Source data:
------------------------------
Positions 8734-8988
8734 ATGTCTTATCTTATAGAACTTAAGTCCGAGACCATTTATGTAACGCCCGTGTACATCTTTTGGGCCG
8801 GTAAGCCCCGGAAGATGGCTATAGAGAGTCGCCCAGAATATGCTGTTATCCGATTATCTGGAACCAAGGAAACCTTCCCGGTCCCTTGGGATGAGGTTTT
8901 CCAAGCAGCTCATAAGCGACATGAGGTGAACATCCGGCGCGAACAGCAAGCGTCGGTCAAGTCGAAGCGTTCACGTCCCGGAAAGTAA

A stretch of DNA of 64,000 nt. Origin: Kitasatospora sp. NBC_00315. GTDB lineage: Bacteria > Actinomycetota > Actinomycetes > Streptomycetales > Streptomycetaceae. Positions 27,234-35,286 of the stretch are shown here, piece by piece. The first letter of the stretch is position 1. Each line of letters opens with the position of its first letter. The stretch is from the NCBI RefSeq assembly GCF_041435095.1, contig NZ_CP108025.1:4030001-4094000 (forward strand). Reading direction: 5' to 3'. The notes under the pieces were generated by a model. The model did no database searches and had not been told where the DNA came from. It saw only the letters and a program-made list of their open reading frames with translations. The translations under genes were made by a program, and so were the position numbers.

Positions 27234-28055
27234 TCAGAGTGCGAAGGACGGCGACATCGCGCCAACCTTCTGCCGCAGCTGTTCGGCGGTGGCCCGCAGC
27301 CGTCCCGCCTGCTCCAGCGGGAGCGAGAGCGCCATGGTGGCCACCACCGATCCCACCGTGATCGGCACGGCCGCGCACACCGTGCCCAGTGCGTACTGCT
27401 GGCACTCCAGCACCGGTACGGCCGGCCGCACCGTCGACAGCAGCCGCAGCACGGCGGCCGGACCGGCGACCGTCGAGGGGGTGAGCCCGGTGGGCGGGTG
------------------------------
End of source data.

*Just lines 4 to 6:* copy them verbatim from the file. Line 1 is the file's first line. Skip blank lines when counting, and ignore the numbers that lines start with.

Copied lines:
8901 CCAAGCAGCTCATAAGCGACATGAGGTGAACATCCGGCGCGAACAGCAAGCGTCGGTCAAGTCGAAGCGTTCACGTCCCGGAAAGTAA

A stretch of DNA of 64,000 nt. Origin: Kitasatospora sp. NBC_00315. GTDB lineage: Bacteria > Actinomycetota > Actinomycetes > Streptomycetales > Streptomycetaceae. Positions 27,234-35,286 of the stretch are shown here, piece by piece. The first letter of the stretch is position 1. Each line of letters opens with the position of its first letter. The stretch is from the NCBI RefSeq assembly GCF_041435095.1, contig NZ_CP108025.1:4030001-4094000 (forward strand). Reading direction: 5' to 3'. The notes under the pieces were generated by a model. The model did no database searches and had not been told where the DNA came from. It saw only the letters and a program-made list of their open reading frames with translations. The translations under genes were made by a program, and so were the position numbers.

Positions 27234-28055